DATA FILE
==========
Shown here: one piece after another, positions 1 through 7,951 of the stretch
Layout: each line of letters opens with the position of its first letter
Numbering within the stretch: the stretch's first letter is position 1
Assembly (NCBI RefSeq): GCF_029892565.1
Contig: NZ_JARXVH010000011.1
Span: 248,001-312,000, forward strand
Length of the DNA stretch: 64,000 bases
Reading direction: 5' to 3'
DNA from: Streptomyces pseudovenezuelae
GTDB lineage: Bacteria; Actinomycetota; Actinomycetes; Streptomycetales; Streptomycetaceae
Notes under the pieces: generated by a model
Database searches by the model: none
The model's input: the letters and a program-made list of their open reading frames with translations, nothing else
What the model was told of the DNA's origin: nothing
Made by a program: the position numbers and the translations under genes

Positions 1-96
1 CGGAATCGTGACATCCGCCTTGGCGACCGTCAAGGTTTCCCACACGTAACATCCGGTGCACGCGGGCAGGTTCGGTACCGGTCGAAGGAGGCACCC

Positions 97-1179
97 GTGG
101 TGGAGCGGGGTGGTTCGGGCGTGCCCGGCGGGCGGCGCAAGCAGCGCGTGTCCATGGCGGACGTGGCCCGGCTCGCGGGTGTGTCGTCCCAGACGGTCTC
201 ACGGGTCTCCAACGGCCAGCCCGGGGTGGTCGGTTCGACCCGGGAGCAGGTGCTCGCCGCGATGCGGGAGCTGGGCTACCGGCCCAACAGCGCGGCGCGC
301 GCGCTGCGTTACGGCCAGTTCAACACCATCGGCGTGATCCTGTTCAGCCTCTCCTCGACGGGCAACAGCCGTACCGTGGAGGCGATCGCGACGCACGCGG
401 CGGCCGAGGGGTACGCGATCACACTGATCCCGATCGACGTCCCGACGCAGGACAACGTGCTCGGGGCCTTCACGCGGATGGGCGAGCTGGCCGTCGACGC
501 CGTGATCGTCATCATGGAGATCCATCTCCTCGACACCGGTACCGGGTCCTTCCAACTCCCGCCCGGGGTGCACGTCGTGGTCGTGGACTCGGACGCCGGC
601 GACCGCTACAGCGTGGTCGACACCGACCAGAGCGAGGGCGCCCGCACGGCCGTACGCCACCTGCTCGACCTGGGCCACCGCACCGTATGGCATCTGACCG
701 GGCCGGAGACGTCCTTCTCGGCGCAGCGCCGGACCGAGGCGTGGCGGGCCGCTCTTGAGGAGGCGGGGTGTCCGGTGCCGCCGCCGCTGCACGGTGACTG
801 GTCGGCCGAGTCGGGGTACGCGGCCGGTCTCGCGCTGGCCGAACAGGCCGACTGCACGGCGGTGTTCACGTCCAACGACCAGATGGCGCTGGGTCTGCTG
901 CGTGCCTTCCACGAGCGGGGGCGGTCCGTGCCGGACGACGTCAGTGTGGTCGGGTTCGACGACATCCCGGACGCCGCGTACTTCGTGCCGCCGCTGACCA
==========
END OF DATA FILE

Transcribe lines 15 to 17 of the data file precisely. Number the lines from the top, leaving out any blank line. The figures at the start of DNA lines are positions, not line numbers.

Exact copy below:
Made by a program: the position numbers and the translations under genes

Positions 1-96
1 CGGAATCGTGACATCCGCCTTGGCGACCGTCAAGGTTTCCCACACGTAACATCCGGTGCACGCGGGCAGGTTCGGTACCGGTCGAAGGAGGCACCC